Despite receiving significant current transfers, Pakistan’s current account balance kept deteriorating
The researcher specified that the objective of the study is to assess and comprehend the economic performance of both the countries in the last fifty years and determine which country outperformed in terms of economic growth and performance. After studying Pakistan’s account balance since 1971, the study came to the following analysis. “Despite receiving significant current transfers, Pakistan’s current account balance kept deteriorating which highlighted the fact and can be assumed that political instability, lack of accountability, failing to promote and revive domestic industries, and failing to become self-sufficient had contributed significantly towards the cause.”
Current Account Balance Of Bangladesh Vis-à-vis Pakistan
In terms of current account balance, Bangladesh was always ahead of Pakistan which is clearly evident by the statistics. In the last 50 years, the mean current account balance of Pakistan was recorded to be $2,629 million (deficit) whereas Bangladesh’s mean current account balance records way below at just $137 million (deficit). In terms of net current transfers, Pakistan has received the most transfers in the last 50 years. According to the data, the mean net current transfers which Pakistan received in the last 50 years were $7,383 million and Bangladesh received $991 million.
Pakistan Constantly Deteriorating Despite Massive Aid
Despite receiving significant current transfers, Pakistan’s current account balance kept deteriorating which highlights the fact that political instability, lack of accountability, failing to promote and revive domestic industries, and failure to become self-sufficient has cost Pakistan immensely in the past 50 years. In contrast, Bangladesh’s progressive economic approach, efforts towards economic empowerment and social development today are proved by their positive economic indicators.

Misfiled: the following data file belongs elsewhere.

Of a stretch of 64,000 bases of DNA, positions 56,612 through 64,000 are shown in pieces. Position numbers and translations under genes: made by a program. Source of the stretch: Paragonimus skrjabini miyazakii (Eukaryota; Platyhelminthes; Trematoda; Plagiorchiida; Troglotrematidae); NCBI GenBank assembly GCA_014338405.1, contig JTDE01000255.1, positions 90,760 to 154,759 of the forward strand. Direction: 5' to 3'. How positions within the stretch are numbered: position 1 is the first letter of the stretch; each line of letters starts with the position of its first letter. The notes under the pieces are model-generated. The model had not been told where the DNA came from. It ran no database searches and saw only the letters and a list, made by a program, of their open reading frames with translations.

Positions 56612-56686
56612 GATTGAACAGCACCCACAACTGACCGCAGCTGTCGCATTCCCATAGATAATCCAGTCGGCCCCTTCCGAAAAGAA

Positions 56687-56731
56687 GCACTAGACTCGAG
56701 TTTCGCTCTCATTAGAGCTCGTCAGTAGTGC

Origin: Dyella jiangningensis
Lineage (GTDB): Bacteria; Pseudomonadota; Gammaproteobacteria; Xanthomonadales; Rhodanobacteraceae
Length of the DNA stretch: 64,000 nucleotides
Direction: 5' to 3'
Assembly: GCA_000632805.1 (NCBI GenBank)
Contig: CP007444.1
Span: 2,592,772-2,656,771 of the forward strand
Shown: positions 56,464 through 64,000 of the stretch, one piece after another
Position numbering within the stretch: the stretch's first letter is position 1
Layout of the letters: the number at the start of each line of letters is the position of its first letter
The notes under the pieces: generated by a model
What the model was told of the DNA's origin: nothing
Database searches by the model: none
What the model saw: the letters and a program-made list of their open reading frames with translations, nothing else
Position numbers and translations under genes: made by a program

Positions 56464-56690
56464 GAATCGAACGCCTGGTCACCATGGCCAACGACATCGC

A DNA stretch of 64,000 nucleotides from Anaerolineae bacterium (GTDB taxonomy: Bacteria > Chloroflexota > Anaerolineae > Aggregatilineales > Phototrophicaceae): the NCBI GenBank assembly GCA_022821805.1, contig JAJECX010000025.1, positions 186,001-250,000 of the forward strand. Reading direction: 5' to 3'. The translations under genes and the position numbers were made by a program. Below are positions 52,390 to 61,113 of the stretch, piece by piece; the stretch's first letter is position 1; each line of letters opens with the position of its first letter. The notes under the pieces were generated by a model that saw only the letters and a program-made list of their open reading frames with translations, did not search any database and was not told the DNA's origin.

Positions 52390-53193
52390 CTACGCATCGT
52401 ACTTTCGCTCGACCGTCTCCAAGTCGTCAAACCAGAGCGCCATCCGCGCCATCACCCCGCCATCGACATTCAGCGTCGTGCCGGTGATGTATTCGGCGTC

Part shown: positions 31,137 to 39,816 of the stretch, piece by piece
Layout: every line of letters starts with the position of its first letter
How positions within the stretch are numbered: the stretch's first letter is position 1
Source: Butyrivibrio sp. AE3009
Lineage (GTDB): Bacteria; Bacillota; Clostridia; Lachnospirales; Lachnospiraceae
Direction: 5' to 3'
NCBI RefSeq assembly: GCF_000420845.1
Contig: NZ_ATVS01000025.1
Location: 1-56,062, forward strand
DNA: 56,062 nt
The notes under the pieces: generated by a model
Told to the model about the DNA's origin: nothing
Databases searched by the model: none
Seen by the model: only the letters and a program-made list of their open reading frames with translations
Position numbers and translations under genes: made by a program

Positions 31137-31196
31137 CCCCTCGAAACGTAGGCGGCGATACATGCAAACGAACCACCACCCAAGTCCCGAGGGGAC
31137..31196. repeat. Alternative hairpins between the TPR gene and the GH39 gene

Economic Growth Rate, Standard Of Living Of Population
To assess the performance in real terms, it is important to study and comprehend the economic growth rates and determine the change in the standard of living of the population through them.
The annual GDP growth rate for Pakistan in both the economic phases highlighted deteriorating economic growth. During 1971-2000 the average annual GDP growth rate was 4.99 % whereas in the second economic phase it deteriorated to 4.28 %. Similarly, the growth in average GDP per capita also dropped marginally from 1.90 % to 1.88 % respectively.
Another Area Where Pakistan Lagged
It Did Not Educate Its Daughters
Major Reason For Bangladesh’s Progress
Emphasis On Women’s Empowerment
One of the major reasons for Bangladesh’s growth was their emphasis on social and women empowerment which had significantly contributed towards their labour force in all three economic sectors: Secondary, tertiary, and quaternary. As per The Economic Times, “Since 2008, the government has also vigorously promoted a policy of women’s empowerment, as a result of which a greater number of women have been making their way to professions, including civil services as well as armed and security forces. Women entrepreneurs are growing. Many young women are leaving their jobs as housemaids and joining readymade garment units, which they find satisfactory in terms of workplace security and wages, thanks to the attention given to the readymade garments sector”.
The study concluded that Bangladesh’s emphasis on the economic empowerment of their population played a contributing role towards the country’s growth and progress. In contrast, Pakistan’s economic growth and progress deteriorated because of inconsistent political regimes followed by inconsistent economic policies. Adding further, unlike Bangladesh, Pakistan failed to empower their population which added towards illiteracy and adversely affected the productivity and employment in the economy.
Almost half of the population is illiterate and only one-third of the female population is literate. More than half of the population does not have access to decent health facilities. The infant mortality rate of 80 per thousand is still very high. The health status of women and children is particularly low. Female labour force participation rates are the lowest among South Asian countries.
Courtesy : KZINE